"Kelsey was smart, compassionate and kind. She had a sweet spirit and a love for children," Taft Union High School principal, Mary Alice Finn, said in a statement. "Words cannot adequately capture the sorrow felt by her students, colleagues and friends in learning of her passing."
Calla Medig, 28, who was among those who died in the mass shooting, grew up in Jasper, a town in Canada's Alberta province.
She had taken time off from her job at Moxie's restaurant in west Edmonton to attend the Route 91 Music Festival in Las Vegas, said her boss, Scott Collingwood.
"This had started to become an annual thing for her. I believe it was her third trip," Collingwood said.
Sonny Melton, a registered nurse, died while shielding his wife from the gunfire, a friend said.
Melton worked at The Henry County Medical Center in Paris, Tennessee.
His wife, Dr. Heather Melton, an orthopedic surgeon, was with him when shots were fired. She told WZTV in Nashville, Tennessee, that her husband "saved my life and lost his." She said her husband was the most kind-hearted, loving man she knew.
The first time Alexis Magana drove over to her friend Brandon Mestas' house, she asked how to find it.
"Oh, you'll know," he told her. "It's the one blasting country."
It was Brandon's mom, Pati Mestas, who was the household's country music fanatic. Pati Mestas, 67, of California, died in Las Vegas while listening to that favorite music. Magana remembered her as someone who was "fearless and bold" and always welcoming, from that very first day they met.
It was a weekend of birthday celebrations for Austin Meyer, 24, in Las Vegas.
Meyer, an automotive student at Truckee Meadows Community College in Nevada, was attending the concert with his fiance, Dana Getreu.
Meyer dreamed of opening his own repair shop and starting a family, his sister, Veronica Meyer, told KSBW News.
Commercial fisherman Adrian Murfitt, 35, of Anchorage, Alaska, was a former competitive hockey player who still dabbled in the game.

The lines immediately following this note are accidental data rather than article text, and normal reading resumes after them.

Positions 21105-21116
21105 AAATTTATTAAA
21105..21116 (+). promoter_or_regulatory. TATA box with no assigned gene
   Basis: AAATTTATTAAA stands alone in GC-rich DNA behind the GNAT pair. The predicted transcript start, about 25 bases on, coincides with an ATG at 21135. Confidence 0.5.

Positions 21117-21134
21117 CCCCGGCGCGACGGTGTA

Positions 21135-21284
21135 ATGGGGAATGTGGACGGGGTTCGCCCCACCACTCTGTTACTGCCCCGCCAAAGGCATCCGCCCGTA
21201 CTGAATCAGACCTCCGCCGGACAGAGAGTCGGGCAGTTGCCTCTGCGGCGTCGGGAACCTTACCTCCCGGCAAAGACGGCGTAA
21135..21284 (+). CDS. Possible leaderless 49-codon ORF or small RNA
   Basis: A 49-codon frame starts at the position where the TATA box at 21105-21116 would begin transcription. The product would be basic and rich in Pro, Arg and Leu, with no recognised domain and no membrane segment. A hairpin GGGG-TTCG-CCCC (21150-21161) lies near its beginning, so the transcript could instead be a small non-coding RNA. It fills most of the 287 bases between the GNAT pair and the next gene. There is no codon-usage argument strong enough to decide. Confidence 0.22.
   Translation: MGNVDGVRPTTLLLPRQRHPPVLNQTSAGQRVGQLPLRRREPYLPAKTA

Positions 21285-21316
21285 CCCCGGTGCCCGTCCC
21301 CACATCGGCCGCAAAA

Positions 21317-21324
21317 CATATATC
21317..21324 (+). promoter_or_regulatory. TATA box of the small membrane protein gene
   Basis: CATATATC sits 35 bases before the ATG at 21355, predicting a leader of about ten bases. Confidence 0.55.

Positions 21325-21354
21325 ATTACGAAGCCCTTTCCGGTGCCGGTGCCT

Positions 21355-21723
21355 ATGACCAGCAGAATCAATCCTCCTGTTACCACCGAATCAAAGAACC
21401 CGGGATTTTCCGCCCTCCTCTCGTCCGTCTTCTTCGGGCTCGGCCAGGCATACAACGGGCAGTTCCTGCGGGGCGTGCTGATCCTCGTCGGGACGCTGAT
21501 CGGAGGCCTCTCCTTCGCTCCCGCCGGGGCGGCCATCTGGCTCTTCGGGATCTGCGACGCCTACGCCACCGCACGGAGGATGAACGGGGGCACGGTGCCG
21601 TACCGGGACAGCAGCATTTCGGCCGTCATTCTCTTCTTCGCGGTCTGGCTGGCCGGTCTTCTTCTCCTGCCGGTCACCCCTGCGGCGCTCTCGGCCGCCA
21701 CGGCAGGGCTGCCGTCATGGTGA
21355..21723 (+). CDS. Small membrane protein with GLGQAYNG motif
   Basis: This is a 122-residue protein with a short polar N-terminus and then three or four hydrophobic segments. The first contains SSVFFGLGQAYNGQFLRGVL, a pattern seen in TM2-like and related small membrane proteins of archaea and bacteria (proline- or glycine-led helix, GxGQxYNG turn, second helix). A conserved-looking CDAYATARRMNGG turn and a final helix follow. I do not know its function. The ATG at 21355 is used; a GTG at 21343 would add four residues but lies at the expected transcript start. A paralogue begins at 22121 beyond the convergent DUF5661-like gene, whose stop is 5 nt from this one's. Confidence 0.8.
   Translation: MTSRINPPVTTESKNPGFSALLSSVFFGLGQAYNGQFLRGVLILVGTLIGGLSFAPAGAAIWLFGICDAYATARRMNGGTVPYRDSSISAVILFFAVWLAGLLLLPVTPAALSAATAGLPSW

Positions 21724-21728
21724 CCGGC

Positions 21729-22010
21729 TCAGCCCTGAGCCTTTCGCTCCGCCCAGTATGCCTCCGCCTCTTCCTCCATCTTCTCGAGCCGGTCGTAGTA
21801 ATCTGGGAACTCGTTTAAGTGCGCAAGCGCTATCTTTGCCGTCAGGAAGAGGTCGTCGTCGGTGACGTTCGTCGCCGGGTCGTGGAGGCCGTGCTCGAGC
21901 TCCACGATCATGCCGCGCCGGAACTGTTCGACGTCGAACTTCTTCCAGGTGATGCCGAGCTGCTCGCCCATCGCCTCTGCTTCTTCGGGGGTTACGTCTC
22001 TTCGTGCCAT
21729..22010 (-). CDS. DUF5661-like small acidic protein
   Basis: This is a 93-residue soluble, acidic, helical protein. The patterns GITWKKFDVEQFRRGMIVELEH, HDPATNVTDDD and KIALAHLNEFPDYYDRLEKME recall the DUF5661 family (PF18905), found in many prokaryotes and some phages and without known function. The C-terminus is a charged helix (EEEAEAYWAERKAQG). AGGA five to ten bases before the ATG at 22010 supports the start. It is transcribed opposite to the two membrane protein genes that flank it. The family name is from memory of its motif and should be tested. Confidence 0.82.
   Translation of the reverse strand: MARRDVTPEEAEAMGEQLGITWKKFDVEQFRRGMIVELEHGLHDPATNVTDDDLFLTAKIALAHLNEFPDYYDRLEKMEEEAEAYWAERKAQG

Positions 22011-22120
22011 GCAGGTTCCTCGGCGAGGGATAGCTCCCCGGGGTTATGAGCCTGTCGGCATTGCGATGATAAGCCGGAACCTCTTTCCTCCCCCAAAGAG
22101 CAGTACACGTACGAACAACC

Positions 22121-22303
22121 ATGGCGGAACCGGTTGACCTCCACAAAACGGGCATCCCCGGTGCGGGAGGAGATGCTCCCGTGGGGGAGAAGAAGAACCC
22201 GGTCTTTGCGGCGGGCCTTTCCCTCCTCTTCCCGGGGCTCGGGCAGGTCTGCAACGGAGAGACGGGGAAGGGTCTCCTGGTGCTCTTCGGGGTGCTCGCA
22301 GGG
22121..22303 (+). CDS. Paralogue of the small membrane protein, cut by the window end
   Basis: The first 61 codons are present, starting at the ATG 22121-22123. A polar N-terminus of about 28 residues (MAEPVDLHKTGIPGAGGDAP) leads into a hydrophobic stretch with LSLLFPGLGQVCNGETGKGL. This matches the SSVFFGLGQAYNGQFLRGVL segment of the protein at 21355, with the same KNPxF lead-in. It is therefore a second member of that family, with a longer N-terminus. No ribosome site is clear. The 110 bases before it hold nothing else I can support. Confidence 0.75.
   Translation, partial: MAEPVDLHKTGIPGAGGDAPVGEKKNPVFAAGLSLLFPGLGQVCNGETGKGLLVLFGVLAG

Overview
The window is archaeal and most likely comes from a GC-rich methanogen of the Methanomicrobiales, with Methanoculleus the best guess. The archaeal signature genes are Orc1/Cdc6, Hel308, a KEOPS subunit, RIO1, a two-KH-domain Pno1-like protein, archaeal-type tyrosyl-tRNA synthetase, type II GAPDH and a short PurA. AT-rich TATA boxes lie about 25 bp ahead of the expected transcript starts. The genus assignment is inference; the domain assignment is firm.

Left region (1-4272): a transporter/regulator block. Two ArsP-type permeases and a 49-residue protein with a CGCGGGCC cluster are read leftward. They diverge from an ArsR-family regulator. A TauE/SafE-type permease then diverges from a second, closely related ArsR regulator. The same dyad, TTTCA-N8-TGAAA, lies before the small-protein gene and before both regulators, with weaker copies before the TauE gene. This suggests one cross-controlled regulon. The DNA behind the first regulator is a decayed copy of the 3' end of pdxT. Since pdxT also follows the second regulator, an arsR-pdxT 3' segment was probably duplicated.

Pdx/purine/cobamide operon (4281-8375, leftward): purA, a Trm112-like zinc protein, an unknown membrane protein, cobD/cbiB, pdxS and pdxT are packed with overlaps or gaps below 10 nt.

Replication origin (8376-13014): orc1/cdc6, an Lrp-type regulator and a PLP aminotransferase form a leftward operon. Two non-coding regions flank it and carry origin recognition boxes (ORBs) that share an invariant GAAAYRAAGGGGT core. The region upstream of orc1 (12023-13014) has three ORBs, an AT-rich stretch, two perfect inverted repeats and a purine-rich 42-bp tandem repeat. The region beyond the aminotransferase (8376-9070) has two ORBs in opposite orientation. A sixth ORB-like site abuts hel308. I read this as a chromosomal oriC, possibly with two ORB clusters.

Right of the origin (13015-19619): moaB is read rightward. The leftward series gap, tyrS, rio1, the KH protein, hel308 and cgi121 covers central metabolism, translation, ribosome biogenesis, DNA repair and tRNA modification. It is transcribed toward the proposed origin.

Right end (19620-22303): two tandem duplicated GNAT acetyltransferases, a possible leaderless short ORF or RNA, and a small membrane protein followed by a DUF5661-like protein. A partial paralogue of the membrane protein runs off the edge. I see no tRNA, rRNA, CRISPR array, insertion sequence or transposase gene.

"His whole life was always around hockey," said his sister, Shannon Gothard.
After graduating from high school, Murfitt became a fisherman, picking up odd jobs in the off season.
He had just come off an extremely successful fishing season when he made the trip to Las Vegas with some good friends, Gothard said.
Rachael Parker was a records technician for California's Manhattan Beach Police Department.
She and was one of four department employees attending the Route 91 Harvest Festival while off-duty, the agency said.
Parker was shot and ultimately died in the hospital, according to the department. One of the other employees suffered minor injuries.
Bobby Parks' wife was planning to throw him a 40th birthday party next week before Jenny Parks was killed at the concert, friend, Jessica Maddin said.
The couple who were high school sweethearts have two children. Jenny Parks was a kindergarten teacher for the Lancaster School District in California. Bobby Parks was shot in the arm and hand, Maddin said.
Maddin met Parks while working at 24 Hour Fitness. Later Parks would help Maddin who started a group, Jessica's Hope Project, that provides care packages to troops.
Carrie Parsons was a huge fan of country singer Eric Church.
"Night made!" she posted early Saturday on Facebook after seeing the singer at the Las Vegas country festival.
Parsons, of Seattle, Washington, was one of the nearly 60 people who died when shots rang out at the Jason Aldean concert Sunday night.
A few hours before the shooting, Lisa Patterson called her husband to tell him what a great time she was having with her girlfriends — one of the rare weekends she was not coaching one of her kids' softball teams or volunteering at a school or church event.
Her husband, Bob Patterson, told his wife, a country music lover, to enjoy herself and stay for the last band, assuring her he could get their kids off to school the next morning.
John Phippen was a father of six who was always willing to lend an ear — or a cold beer — to a friend in need.
"He had a heart that was larger than life and a personality to match," neighbor Leah Nagyivanyi wrote on an online fundraising page. "You felt like you knew him for years the first time you met him."